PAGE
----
LDS prophets and apostles have further taught that ordinances such as baptism and the gift of the Holy Ghost can only be performed by men holding the Melchizedek Priesthood. A favorite passage to cite as a proof of this is Hebrews 5:4: “[N]o one takes this honor for himself, but only when called by God, just as Aaron was.” Other examples include Matthew 16:19, wherein the apostle Peter is given “the keys of the kingdom of heaven” with the power to bind and loose, and a passage in Acts which describes Paul ordering a group of disciples to be re-baptized presumably because they were not baptized by one having the proper authority (Acts 19:1-5). The LDS church teaches that “a priest in the Aaronic Priesthood may perform baptism by immersion” and “only Melchizedek Priesthood holders may confer the gift of the Holy Ghost,”6 and since the LDS Church is “the only true and living church upon the face of the whole earth” (D&C 1:30)—meaning the only church with the true Melchizedek Priesthood—only members of the LDS church are authorized by God to give and receive the gift of the Holy Ghost.

Unfortunately, Latter-day Saints who cite these passages as proof of their exclusionary Holy Ghost doctrine are not examining all that the Bible has to say on the matter. Elsewhere the Bible teaches that the gift of the Holy Ghost is something available to every person who has put his or her faith in Jesus Christ—baptism into any particular denomination notwithstanding. The Lord promised that “Whoever believes in me, as the Scripture has said, out of his heart will flow rivers of living water” (John 7:38). The author of John explained Jesus was speaking “about the Spirit, whom those who believed in him were to receive, for as yet the Spirit had not been given” (John 7:39)—hence, it is promised that all believers will have the gift of the Holy Ghost. Elsewhere, Jesus taught his disciples: “If you then, who are evil, know how to give good gifts to your children, how much more will the heavenly Father give the Holy Spirit to those who ask him!” (Luke 11:13). If Christ’s words as recorded here are true, it logically follows that a man may ask his heavenly Father for the gift of the Holy Spirit and the Father will give it to him by any means He chooses.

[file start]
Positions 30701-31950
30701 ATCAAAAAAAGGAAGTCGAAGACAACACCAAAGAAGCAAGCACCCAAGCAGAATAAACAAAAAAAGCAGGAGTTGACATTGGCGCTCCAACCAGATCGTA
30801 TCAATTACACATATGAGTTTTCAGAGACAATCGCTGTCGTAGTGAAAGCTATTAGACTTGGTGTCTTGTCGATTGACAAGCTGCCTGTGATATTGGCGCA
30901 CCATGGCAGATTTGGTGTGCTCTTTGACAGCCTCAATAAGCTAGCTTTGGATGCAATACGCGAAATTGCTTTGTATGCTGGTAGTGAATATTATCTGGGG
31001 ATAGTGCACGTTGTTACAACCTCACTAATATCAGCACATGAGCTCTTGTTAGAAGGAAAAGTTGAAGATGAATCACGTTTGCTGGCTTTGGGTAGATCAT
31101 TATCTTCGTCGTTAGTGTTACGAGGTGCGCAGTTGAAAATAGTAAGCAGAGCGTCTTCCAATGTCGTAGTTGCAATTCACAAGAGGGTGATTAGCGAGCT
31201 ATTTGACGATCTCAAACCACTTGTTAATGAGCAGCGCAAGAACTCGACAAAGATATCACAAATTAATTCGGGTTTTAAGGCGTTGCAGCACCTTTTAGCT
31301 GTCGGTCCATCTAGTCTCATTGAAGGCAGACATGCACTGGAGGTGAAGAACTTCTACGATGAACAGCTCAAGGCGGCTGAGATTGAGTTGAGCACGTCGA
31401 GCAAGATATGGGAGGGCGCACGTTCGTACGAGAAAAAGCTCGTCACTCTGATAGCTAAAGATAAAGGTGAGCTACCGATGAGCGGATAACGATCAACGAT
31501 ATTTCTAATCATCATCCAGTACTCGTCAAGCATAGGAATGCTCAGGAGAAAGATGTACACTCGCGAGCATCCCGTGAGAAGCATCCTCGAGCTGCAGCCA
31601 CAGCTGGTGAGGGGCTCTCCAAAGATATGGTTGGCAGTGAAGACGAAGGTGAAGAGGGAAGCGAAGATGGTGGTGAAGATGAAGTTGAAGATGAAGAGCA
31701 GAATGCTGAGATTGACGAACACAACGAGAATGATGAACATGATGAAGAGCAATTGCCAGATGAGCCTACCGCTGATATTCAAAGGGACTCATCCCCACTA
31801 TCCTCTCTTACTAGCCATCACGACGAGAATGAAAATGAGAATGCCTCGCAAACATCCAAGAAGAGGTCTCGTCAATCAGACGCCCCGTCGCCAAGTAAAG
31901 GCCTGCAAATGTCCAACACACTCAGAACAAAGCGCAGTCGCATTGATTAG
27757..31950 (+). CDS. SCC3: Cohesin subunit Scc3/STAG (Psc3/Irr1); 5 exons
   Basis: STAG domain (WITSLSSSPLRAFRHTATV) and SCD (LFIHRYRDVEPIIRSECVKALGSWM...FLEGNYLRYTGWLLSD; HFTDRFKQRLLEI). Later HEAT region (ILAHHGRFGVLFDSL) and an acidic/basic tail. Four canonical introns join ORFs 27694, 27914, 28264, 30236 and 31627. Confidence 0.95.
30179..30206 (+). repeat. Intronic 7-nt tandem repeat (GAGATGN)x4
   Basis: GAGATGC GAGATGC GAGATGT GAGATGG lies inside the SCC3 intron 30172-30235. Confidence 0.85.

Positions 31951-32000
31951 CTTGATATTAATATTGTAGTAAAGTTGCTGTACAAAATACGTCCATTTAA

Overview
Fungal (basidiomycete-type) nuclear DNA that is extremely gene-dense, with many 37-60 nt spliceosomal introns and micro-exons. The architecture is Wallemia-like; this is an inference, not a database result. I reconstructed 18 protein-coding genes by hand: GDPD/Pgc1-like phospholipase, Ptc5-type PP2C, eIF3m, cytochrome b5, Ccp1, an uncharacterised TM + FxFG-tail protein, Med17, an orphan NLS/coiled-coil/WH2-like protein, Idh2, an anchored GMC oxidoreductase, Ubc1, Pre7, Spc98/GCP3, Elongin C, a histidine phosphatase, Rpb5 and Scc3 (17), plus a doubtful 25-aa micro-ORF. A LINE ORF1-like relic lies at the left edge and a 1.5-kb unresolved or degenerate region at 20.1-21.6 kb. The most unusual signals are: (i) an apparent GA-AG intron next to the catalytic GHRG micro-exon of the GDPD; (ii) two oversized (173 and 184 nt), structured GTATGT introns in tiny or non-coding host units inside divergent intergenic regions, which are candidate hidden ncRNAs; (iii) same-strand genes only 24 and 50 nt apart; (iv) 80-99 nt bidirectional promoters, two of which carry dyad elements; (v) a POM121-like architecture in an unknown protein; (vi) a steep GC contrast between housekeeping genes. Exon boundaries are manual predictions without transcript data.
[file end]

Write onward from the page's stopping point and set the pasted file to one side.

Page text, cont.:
The New Testament does include examples of men receiving the gift of the Holy Ghost by the laying on of hands as Mormons practice it, but it also contains clear examples of men receiving the gift of the Holy Ghost without the laying on of hands and even before baptism. In the first chapter of the Acts of the Apostles, the disciples are reassured by Christ that they shall be “baptized with the Holy Spirit not many days from now” (1:5). The second chapter finds the disciples gathered together on the day of Pentecost, waiting for the gift of the Holy Ghost:

And suddenly there came from heaven a sound like a mighty rushing wind, and it filled the entire house where they were sitting. And divided tongues as of fire appeared to them and rested on each one of them. And they were all filled with the Holy Spirit and began to speak in other tongues as the Spirit gave them utterance. (Acts 2:2-4)

In spite of the meticulous detail the author has given to this passage, no mention is made of any laying on of hands; indeed, there could be no laying on of hands, for according to Acts 1:5, no one had yet received the gift. A similar event happens in Acts 10:34-48, when the Gentiles are presented with the gospel for the first time. Peter has arrived at the home of the Roman centurion Cornelius and is preaching the gospel to the Gentiles, and “[w]hile Peter was still saying these things, the Holy Spirit fell on all who heard the word.” (Acts 10:44) The Jewish believers “were amazed, because the gift of the Holy Spirit was poured out even on the Gentiles.” (Acts 10:45) The fact that Peter was still preaching as this happened indicates that no laying on of hands was involved—the gift of the Holy Ghost simply fell on the Gentiles from heaven just as it fell on the disciples on the day of Pentecost. Additionally, Peter adds that the men should be baptized, for they had received the Holy Ghost just as he and the disciples had (Acts 10:47). Not only did the Gentiles receive the gift of the Holy Ghost without the laying on of hands, but they did so before baptism. They were not “worthy baptized members” of any earthly church.